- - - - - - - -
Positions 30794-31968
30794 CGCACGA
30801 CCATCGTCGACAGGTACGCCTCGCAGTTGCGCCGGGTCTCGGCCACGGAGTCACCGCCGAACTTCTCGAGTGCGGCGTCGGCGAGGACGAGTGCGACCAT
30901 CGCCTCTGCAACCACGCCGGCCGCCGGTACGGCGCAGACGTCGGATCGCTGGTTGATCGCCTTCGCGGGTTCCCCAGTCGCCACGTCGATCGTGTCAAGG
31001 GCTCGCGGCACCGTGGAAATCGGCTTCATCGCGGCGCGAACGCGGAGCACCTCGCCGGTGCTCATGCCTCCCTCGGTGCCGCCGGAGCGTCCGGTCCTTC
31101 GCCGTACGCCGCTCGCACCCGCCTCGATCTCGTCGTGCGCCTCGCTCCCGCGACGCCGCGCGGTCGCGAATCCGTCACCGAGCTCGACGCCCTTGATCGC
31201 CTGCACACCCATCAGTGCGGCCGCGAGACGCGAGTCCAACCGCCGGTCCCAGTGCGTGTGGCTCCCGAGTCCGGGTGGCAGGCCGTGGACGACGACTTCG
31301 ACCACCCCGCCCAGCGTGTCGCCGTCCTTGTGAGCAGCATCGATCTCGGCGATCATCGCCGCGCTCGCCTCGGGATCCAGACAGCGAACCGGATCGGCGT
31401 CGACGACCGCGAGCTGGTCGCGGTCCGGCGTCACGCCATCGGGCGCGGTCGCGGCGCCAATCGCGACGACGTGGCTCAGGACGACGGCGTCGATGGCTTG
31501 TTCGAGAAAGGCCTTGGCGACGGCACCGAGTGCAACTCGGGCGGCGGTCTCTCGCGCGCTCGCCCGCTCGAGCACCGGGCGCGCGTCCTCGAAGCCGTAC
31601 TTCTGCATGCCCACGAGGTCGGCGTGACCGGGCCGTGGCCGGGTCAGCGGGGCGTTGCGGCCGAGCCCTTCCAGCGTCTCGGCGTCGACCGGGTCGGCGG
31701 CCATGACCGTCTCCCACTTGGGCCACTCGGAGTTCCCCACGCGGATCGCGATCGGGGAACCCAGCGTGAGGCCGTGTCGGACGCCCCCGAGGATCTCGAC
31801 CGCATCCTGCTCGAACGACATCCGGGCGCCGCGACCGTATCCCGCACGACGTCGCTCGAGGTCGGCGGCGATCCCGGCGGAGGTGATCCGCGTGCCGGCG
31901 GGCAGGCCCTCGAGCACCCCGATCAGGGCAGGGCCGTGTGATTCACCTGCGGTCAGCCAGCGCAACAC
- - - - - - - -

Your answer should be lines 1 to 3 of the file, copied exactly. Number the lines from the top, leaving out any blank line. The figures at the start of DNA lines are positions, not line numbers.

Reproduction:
Positions 30794-31968
30794 CGCACGA
30801 CCATCGTCGACAGGTACGCCTCGCAGTTGCGCCGGGTCTCGGCCACGGAGTCACCGCCGAACTTCTCGAGTGCGGCGTCGGCGAGGACGAGTGCGACCAT